Seven Courses Of Foraged Foods - A team effort of talented chefs, foragers and sommelier
When was the last time you had a copious dinner and walked away with an urge to examine your lawn for edible weeds?
Daniel Millikin— who for over ten years has been working to grow edible gardens in the Houston area— teamed up with his brothers and Foraging Texas’ Mark "Merriwether" Vorderbruggen for an abundance of wild ingredients, and involved chefs Erin Smith and Felipe Riccio to develop a menu around foraged weeds, fruits, flowers, local seafood and game.
Introducing her first course, chef Smith admitted to the challenge of cooking with ingredients that didn’t arrive until the very last minute. “As a chef I’m used to ordering and getting delivered what I need when I need it.” The food the chefs put out showed nothing of that challenge, and in fact revealed they were quite in their element cooking with wild foods foraged from yards and parks earlier that day.
The menu kicked off with sprouted kamut bread and a calamondin marmalade that captured all of the appetizing sourness of this small citrus. Gulf flounder—in season earlier in the month—was salted, dried and served as a bacalao. It came with a bunch of wild greens, wood sorrel flowers, and delectable specks of house-cured yellow fin bottarga.
Riccio’s charred nopales were crisp, perfectly slimy and refreshing with the pickled shrimp, prickly pear vinaigrette, wilted goosegrass and the crisp, slightly sour purslane.
Confit of dove was paired with braised young Turk’s Cap leaves in a double ravioli. It came drizzled with warm brown butter and candied Texas pecans, harvested from his mother’s trees and shelled by Daniel Millikin.
“You can’t have a dinner without a brodo,” said chef Riccio, bringing to the table an intense, clear vegetarian broth holding a quenelle of smoked onion and peppergrass. It was a moment of silence before a storm of bold flavors that came with the venison sausage—delivered fresh and smoked to finish—wild greens sauerkraut, pickled mustard pods, a mulberry sauce with a hint of heat, and canna lily roots. After hours of scraping, cleaning, cooking and baking in the kitchen, these tubers came in little nuggets of tender flesh in a pleasantly chewy skin.
Pairing these less than familiar foods with wines is quite a challenge but one that sommelier David Keck accepted with fervor. Throughout the dinner, Keck entertained in his knowledgeable, passionate way, connecting grapes and terroirs to the parade of weeds and wild foods that came to the table. He received nods when diners recognized how the sweet fruity notes of the Edelzwicker (a blend of Pinot Blanc, Riesling and Gewurztraminer) from Alsace balanced the acidity in the pickled shrimp with charred nopales; smiles when the Pinot Grigio from Venezia-Giulia contrasted refreshing with the brown butter rich flavors of the ravioli; and nods again when his pick of Cabernet Frank worked well to liaise the hearty venison sausage, mulberry sauce and the earthy canna lily roots. The Matthiasson Sweet Vermouth—viscous and honey-like sweet—and the redbud ice cream, dense toasted amaranth alegria, and leaf-shaped pine cookies had us lean back, relax and “wow” the dinner we just had.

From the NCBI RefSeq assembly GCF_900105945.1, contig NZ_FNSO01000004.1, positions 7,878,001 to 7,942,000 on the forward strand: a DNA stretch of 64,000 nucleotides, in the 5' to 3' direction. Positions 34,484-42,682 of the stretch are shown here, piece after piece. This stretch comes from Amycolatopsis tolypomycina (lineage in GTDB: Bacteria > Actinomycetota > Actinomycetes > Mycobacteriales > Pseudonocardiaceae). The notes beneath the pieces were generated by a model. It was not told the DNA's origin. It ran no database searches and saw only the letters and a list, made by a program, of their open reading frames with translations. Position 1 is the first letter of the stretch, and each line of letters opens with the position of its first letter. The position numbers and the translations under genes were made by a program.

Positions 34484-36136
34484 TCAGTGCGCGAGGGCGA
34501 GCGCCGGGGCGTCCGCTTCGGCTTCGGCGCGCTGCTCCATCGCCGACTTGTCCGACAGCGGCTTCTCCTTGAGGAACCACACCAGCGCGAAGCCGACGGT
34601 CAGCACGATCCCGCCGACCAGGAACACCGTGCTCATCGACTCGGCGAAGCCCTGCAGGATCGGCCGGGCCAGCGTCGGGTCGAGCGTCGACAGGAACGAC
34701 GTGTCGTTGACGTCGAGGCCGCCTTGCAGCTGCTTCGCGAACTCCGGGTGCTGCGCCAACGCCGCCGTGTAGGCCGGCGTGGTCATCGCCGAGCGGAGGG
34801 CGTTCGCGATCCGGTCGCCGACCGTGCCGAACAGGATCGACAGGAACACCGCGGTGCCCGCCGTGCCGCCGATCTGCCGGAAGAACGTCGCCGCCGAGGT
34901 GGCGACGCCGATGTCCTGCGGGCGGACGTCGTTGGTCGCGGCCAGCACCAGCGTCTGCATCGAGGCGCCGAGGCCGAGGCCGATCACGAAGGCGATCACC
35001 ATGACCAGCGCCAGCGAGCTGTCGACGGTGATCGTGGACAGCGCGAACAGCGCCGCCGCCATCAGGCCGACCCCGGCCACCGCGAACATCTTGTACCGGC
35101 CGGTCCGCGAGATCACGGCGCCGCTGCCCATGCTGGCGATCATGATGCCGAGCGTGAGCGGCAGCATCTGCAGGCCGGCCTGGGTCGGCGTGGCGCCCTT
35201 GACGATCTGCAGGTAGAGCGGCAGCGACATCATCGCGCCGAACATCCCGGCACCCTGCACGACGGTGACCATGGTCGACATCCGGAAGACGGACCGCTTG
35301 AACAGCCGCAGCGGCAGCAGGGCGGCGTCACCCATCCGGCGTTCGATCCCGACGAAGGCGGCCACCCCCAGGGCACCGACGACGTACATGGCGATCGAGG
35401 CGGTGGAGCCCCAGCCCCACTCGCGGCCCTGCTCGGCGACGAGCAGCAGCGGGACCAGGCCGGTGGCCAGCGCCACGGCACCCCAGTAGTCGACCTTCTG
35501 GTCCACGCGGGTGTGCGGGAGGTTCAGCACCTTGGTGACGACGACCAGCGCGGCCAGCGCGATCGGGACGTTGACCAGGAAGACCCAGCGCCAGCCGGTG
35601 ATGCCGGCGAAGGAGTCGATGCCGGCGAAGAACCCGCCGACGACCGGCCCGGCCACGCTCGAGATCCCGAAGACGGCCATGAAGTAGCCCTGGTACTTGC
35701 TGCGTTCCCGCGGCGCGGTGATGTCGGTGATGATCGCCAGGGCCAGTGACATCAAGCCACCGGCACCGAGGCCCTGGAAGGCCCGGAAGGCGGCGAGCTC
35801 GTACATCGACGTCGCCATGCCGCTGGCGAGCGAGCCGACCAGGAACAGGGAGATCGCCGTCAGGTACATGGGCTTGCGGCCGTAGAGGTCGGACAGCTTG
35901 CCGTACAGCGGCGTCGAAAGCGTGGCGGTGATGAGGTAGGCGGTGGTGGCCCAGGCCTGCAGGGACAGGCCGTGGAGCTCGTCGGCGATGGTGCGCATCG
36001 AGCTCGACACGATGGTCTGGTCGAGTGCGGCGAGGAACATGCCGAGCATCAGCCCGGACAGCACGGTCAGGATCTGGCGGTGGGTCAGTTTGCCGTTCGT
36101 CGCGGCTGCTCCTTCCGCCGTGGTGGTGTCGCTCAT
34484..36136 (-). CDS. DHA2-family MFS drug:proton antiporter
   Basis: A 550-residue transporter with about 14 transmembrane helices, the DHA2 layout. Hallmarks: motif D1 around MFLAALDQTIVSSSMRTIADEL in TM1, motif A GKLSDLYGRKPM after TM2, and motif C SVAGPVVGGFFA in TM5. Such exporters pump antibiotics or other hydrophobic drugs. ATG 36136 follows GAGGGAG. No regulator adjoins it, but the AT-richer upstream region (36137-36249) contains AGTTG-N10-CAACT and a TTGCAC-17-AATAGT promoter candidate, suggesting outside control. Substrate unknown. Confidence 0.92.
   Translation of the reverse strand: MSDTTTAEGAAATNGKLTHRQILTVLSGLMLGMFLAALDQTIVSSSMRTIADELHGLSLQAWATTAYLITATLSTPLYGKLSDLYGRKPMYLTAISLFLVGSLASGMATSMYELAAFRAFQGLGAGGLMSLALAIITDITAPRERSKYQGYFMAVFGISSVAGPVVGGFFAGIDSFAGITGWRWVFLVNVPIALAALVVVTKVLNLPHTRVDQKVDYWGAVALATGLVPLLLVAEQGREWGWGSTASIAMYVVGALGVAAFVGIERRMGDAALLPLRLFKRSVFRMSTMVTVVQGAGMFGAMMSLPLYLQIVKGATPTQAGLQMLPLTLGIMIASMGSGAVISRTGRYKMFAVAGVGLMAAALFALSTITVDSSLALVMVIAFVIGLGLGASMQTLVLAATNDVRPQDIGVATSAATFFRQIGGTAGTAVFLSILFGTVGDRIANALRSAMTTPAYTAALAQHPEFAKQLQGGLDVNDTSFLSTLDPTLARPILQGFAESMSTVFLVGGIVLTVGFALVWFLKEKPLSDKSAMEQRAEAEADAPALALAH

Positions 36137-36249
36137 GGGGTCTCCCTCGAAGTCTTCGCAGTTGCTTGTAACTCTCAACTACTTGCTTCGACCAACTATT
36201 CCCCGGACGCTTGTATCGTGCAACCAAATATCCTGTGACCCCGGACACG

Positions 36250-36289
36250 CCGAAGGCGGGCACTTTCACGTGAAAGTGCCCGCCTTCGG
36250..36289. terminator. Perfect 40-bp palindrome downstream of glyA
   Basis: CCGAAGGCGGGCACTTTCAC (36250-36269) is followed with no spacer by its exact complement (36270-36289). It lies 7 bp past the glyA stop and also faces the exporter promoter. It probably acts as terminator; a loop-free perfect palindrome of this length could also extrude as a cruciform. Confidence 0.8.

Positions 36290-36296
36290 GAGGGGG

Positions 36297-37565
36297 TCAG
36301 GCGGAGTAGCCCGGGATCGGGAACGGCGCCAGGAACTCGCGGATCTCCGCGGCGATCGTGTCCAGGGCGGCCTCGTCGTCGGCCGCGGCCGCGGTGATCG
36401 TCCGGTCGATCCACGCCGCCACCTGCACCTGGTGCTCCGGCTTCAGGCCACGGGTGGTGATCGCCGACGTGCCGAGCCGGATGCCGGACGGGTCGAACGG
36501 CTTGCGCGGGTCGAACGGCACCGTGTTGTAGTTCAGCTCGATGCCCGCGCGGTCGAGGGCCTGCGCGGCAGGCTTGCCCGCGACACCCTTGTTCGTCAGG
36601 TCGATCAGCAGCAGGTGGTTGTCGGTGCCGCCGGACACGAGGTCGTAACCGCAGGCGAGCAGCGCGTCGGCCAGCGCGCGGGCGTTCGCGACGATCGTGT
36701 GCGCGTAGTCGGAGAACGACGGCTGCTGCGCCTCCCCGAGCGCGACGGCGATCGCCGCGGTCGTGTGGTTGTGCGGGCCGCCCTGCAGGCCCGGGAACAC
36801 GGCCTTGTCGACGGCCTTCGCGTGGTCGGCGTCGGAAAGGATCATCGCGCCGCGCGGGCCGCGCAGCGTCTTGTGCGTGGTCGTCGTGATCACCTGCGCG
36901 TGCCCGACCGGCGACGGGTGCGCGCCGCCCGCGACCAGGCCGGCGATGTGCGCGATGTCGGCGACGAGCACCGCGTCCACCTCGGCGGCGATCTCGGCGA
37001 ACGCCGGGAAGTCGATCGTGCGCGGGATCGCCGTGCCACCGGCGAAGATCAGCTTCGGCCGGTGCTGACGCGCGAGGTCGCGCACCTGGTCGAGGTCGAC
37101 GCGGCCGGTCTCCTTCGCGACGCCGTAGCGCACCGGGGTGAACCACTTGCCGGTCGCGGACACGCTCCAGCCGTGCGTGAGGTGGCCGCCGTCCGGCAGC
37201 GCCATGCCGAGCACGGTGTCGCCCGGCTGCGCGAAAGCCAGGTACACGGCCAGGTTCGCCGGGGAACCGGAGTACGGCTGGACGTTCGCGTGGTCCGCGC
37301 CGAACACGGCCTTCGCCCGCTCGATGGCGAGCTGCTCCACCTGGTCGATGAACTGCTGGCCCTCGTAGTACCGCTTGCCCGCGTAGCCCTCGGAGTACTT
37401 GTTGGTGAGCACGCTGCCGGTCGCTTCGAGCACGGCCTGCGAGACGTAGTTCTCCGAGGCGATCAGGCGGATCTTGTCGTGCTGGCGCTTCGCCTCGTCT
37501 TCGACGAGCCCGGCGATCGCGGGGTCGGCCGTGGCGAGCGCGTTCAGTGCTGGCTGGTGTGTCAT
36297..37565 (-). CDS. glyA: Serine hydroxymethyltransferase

Seven courses and five different wines later, we were content yet not bursting at the seams. The secret of a great multi-course meal: balance it, portion it well, and use good, clean ingredients. Everything was made from scratch—and never more literally so: from digging up the roots to scraping, soaking and cooking them to salting the flounder, picking and pickling the mustard pods, cleaning the red buds and churning the ice cream, to harvesting the fish roe to cure it months in advance. The dinner was an eye-opener in many ways, including making us aware that good, natural and healthy food is growing right under our noses in our own yards. “Wild greens are nutrient-rich super foods,” said Millikin, who reeled in brothers Tom and Jeff to supply the fresh venison sausage and doves. The team effort paid off: beautiful food, great wines, and a raised awareness to pay more attention to the weeds growing in our yards. Many are not weeds: they are super foods waiting for you to bring them into your kitchen!
For more information on future foraged food events, or edible gardening, contact firstname.lastname@example.org